Healthcare

Malawi has free healthcare, but the service has very limited resources. Hospitals and clinics suffer from lack of funds, equipment, drugs and staff. There is only one doctor per 88,300 people in Malawi, so hospitals and clinics are mostly staffed by clinical officers, medical assistants, and nurses.  HIV/AIDS is the leading cause of death amongst adults in Malawi. There is widespread food insecurity and malnutrition is common.

Buildings

We have helped Ndi Moyo to establish the first palliative care centre in Malawi. The centre provides desperately needed care for terminally ill people in Salima and the surrounding villages. Ndi Moyo is used as a model for new clinics and trains nurses from other areas of Malawi in palliative care. We purchased and renovated a property next door to the clinic which provides accommodation for trainees and volunteers. Our surrounding land has been used to provide a training centre and a model garden in which patients and their families learn how to cultivate medicinally useful crops

We have funded the building of a centre, incorporating kitchen and toilet facilities for the Tidzuke Orphan Care Project in Kochilira village. This building is central to the life of the village and houses an orphan feeding centre which serves 4000 dinners to vulnerable children each month., In addition it provides a support group for people with HIV/AIDS, a nursery school, a library, and a women’s support group.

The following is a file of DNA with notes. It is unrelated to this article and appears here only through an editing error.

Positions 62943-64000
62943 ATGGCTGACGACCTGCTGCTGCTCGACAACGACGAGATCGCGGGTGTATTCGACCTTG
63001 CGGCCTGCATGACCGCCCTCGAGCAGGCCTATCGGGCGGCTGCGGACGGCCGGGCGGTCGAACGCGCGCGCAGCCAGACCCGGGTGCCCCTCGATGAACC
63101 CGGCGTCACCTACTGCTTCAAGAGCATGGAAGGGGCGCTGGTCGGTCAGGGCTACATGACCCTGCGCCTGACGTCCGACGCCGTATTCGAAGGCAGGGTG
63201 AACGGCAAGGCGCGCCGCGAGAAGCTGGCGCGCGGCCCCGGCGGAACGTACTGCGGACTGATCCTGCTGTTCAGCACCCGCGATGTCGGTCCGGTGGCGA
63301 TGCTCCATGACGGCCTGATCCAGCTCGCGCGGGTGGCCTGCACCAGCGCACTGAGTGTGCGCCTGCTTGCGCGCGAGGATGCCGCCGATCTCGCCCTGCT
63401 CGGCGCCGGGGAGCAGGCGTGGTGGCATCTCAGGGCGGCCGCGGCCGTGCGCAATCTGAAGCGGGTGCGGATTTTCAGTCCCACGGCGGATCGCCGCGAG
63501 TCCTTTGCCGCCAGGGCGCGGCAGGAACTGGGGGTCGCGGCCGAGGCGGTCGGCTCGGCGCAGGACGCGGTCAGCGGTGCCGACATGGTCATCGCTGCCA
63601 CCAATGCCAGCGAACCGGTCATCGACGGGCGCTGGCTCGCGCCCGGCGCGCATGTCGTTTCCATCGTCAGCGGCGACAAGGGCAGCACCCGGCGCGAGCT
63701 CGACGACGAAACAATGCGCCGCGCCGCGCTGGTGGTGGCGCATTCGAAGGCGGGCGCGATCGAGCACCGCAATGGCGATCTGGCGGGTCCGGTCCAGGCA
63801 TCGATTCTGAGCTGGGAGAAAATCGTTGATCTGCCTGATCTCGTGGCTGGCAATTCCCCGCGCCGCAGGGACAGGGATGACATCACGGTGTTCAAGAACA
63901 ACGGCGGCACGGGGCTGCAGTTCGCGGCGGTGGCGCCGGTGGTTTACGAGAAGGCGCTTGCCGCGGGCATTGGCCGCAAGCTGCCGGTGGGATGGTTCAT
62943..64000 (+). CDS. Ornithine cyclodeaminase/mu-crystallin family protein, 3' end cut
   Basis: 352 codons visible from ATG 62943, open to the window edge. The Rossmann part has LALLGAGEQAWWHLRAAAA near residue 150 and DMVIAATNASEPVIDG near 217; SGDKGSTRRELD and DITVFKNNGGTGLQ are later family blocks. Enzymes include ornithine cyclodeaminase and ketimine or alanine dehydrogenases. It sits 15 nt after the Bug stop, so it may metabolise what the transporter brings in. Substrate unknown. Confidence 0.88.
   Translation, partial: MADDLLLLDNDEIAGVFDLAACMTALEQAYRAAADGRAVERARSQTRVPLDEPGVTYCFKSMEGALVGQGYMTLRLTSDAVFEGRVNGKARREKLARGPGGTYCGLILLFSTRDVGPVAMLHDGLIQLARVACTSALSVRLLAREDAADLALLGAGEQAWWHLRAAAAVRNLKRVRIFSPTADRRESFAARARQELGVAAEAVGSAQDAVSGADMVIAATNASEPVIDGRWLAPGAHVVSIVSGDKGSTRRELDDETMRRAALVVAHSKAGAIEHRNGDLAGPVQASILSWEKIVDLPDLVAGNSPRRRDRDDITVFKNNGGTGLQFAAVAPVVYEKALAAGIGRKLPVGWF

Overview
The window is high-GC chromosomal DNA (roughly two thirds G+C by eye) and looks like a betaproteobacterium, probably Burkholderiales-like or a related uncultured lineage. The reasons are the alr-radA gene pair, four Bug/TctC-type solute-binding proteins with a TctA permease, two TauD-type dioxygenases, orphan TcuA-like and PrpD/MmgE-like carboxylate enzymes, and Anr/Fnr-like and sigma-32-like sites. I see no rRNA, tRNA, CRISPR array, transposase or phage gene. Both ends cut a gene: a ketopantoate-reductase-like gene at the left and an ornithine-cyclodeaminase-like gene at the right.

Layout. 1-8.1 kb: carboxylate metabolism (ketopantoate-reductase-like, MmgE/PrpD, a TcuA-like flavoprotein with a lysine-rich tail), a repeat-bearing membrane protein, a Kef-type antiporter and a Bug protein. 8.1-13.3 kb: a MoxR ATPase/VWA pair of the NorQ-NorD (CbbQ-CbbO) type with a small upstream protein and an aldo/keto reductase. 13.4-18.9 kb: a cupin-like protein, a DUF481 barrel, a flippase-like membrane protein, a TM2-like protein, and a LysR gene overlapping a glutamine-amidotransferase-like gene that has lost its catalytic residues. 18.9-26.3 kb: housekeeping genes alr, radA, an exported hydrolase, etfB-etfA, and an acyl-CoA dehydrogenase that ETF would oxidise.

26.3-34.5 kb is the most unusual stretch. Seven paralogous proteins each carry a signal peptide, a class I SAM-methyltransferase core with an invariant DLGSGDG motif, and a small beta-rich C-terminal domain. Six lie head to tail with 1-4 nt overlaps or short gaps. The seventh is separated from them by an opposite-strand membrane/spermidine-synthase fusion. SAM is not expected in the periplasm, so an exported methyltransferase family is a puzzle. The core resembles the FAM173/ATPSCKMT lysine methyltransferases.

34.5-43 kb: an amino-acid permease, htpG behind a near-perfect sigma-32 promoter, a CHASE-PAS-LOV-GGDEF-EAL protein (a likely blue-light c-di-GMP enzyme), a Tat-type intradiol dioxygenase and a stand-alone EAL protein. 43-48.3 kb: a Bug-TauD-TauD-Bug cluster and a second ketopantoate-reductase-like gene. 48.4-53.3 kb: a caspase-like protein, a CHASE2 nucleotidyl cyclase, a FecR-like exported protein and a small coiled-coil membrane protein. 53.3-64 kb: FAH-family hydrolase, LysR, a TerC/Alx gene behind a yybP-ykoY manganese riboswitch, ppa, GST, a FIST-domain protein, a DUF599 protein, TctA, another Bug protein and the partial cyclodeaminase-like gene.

Equipment

The small rural hospital at MuaWe have bought crucial medical equipment and a library of medical books for the small rural hospital at Mua.  We purchased an oxygen concentrator, a patient monitor, and two pulse-oxymeters which bring a major improvement to the medical care that this hospital can offer.  The library has made a major difference to the ongoing training of medical staff at all levels.  In 2013 we funded the re-equipping of a vehicle used by Mua hospital as an ambulance and as transport for their health education youth outreach project.

HIV/AIDS Education Film

We helped to fund the award-winning film Mawa Langa (My Tomorrow), made by Purple Fields Productions.  Malawian primary school children star in this Chichewa-language drama dealing with common issues relating to HIV & AIDS.  If children can be taught how to protect themselves against HIV before they reach puberty, the result could be a dramatic reduction in the prevalence of the disease.

The film was made in 2010 and has since been shown to audiences across Malawi at open-air screenings and on national television. Copies have been distributed to charities across the country, accompanied by a users’ leaflet and suggestions for discussion topics and follow-up activities. Screening and distribution of the film are handled by Temwa and Yoneco.